5. You run out of ideas.
I’ll bet that some days the creative juices are flowing well in your office… but there are also days where it’s a struggle coming up with blinding new insights. So why make more work for yourselves, and risk spreading that creative goodness too thin?

If you’re producing a vast number of blogs, you’re going to be hard pressed to find unique ideas for each one. Some blogs will risk duplicating others, or at least feeling disappointingly similar, Results: underwhelmed audiences and – as outlined above – possible damage to your SEO.

6. You struggle to keep on top of all your content.

The more stuff you’ve got on your blog, the more complex and elaborate your organisational processes need to be. You’ll need a strong organisation system (or CMS) to keep bringing older content to the surface, increasing its shelf life and helping your audience discover more relevant materials.

All this organising requires more resources, which could be better spent elsewhere – such as making a smaller amount of well-curated content work harder for you.


Let’s be very clear that we’re definitely not advocating some kind of monastic silence on the blog front. Just make sure that your content is engaging and relevant and then, by all means, keep stepping up that frequency.

Focus onputting out your best content – and only increase your frequency when you’re confident that you can keep up the quality.

Think bottom-up, not top-down: less of what you want to be creating, more what your audience wants to be consuming.

Here’s a checklist for engaging, arresting content.

1. Target your content to the audience you’re seeking.
Audit who is receiving your content. Are they the right demographic for you? You may have 10,000 subscribers to your blog, but if only 10% of these are the right age / nationality / income bracket for your product, that blog is performing nowhere near as effectively as you thought.

2. Match the content type to the end goal.
Want to get your brand out there? Blog post, infographic, podcast: these are your friends. Need to connect with an audience who’ve already shown an interest? Something chunkier and more informative may be in order: hello, case study / whitepaper / eBook.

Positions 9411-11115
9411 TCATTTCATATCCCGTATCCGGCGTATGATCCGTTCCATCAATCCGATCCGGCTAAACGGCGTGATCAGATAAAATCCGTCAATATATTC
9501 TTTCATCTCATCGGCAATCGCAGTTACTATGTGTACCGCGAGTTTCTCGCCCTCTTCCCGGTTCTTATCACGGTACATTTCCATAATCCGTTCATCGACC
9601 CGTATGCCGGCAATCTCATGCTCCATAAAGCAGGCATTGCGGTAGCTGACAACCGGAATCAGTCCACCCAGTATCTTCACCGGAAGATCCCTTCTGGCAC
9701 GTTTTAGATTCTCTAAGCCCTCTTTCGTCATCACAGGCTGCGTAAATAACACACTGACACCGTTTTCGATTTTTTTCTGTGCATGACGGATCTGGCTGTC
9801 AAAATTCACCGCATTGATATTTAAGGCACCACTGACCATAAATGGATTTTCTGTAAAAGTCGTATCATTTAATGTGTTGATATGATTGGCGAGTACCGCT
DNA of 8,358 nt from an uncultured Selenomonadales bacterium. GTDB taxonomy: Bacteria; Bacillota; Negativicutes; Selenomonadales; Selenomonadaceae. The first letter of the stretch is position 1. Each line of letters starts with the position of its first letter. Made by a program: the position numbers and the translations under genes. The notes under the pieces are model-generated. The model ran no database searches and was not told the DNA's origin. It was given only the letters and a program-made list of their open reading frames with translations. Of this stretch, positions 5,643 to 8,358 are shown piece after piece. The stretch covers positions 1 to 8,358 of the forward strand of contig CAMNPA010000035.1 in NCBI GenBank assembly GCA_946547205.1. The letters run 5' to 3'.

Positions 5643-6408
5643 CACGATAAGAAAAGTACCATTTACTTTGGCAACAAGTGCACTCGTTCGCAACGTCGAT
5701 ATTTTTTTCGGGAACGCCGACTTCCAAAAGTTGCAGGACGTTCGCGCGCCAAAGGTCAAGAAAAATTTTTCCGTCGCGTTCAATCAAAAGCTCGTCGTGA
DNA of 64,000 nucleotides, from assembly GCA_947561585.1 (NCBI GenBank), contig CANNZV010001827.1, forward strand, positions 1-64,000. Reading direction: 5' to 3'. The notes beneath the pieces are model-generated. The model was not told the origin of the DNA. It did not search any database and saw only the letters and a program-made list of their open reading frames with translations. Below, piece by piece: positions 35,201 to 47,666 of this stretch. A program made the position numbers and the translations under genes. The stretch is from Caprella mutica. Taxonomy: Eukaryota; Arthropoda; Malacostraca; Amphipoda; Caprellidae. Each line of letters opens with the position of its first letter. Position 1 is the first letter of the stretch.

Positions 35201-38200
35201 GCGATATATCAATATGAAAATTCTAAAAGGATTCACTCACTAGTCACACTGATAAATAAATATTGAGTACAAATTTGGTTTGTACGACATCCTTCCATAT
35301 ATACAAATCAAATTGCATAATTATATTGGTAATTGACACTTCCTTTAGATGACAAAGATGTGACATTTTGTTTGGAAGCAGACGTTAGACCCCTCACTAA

3. Find a way to differentiate yourself from the competition.
You need to stand out among the noise. Are you the guys that post all those really useful how-to guides? Or are you known for producing the clearest infographics in your sector?

4. Get on top of keywords and SEO.
Your content needs to perform on search engines, so thatpotential customers can find you. If they’re not being led to you online, what are you producing all this stuff for? Develop a keyword strategy.

5. Think about word counts.
These should suit the content type and your audience. Two thousand words for a thought leadership piece? Fine. For a product description? Not so much. Look at your competitors’ analytics to find out what types of content do well for them.

6. Have a content cadence plan.
Eh?In other words:when, and how often, you post new stuff. Are you blogging weekly? Fortnightly? To fit in with new product launches? Again, what are your rivals doing, and how’s that working out for them?

The temptation may be to keep churning out copy – but endlessly releasing your insights on the world without some a) quality control and b) long-term vision can do you more harm than good.

We recommend that every piece of content that leaves your computer:

  • features something of value to your customers
  • has a tangible goal, be that increased brand awareness, lead generation, traction to your site, etc
  • feels authentic, not produced to order
  • pulls its weight in the SEO universe

Tick off this checklist before unleashing your pearls of wisdom onto the world, and we predict a rosy future.

And of course, if you need a hand, our team is always available to support you, wherever you need it most!